Is your leadership style okay with being wrong

Is Your Leadership Style Okay With Being Wrong?

Congratulations to those of you brave enough to open this article. Some of my readers would have instantly deleted anything that hinted at them being anything less than perfect, certainly ‘wrong.’

Take a moment to asses your initial reaction to this title. Were you intrigued, curious, or perhaps agitated? How you react says a whole lot about the kind of leader you are.

Every great leader has a strong competitive streak that helps them stay ahead of their game. However, when this streak interferes with learning, it quickly brings them down. We learn from both what we do right and where we err. It might be tough to hear the truth about mistakes you make, but avoiding this learning experience sets you up for even more difficulties.

Face it, sometimes you are purely off base; you’ve missed the cue. Yes, even you are dead wrong. So, what does your reaction says about you?

Denialyou are not in touch with the reality of the situation and of those whom you lead. If you are told there is a ‘situation’ a true leader takes it seriously, pulling in the necessary resources to get to the bottom of the problem.

Agitationyour ego keeps you locked into a very narrow perspective. Take a breath, widen your view and ask questions. There is more to the story. Those all around, below, and above you have valuable insight. Listen intently and get help for that ego.

Blameby now you know that this is not a leadership style, but rather the behavior of a victim to look at the problem rather than the solution. Look no farther than in the mirror to correct the situation.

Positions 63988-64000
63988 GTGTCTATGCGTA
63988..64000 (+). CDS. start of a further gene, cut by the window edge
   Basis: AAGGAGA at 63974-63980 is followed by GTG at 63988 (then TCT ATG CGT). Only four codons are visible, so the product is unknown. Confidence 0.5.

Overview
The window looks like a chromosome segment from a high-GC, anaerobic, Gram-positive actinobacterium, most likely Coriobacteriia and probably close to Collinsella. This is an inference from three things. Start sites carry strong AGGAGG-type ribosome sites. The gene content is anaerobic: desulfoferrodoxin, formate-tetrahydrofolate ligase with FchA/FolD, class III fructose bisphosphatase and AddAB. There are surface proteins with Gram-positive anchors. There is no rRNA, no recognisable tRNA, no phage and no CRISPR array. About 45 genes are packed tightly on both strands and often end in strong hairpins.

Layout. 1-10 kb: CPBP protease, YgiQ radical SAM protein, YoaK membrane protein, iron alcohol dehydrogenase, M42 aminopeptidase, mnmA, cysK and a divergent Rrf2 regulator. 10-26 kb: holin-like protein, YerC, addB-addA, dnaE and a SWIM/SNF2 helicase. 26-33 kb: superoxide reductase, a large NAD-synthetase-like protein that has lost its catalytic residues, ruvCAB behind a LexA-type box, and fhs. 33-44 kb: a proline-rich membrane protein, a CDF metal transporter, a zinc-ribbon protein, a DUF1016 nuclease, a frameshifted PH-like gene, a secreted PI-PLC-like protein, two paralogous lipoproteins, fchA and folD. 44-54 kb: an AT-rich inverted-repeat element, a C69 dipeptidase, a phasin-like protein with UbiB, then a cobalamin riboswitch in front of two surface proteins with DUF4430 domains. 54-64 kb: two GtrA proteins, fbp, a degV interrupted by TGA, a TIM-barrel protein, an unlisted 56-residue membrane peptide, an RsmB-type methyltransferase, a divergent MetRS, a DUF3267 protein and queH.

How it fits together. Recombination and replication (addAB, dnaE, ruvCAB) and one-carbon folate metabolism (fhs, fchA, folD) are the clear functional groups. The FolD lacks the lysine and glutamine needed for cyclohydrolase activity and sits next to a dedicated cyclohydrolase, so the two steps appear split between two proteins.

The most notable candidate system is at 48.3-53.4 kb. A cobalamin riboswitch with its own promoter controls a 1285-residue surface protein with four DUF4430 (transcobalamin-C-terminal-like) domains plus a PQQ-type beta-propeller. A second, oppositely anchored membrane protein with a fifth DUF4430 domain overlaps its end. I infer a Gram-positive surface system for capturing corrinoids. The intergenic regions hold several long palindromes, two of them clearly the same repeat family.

Premature Apologyyou lead with a reactionary impulse. This weakens your stance and how others view you. Wait until you have the appropriate data to fully understand the scenario. Sincerity, a comprehensive understanding of the problem and plan of action are keys here.

Caution/Intrigue/Curiosityyou lead with your mind, combined with your heart and wisdom gained through experience. You are eager to assess the damage, put all the pieces together (not the people, but rather the activities that could have taken place) and then to form a plan of action

In this latter scenario, you immediately take steps learn more in order to:

1) not make the same mistake again, and, 2) discover what you missed the first time around.

You can then build and incorporate a plan of action and move forward. If you opt out, you’ll remain right where you are now: buried in denial, blaming others, and having to apologize for things you just don’t see clearly.

Purposely ask someone to challenge you this week to assess your reaction. Have them say the words to you: “You’re wrong, dead wrong.Tell yourself honestly if one of the above M. O.s is your style. Then notice your visceral response:

Physical sensation (gut reaction, goose bumps, tightened chest) Emotional surge (sad, angry, hurt) Intuitive hit (I believe him, I doubt what she is saying, I missed the financial piece) How does it feel to be wrong, brave, and perfect? Have a wonderful week exploring ‘you!’ Enjoy your process!

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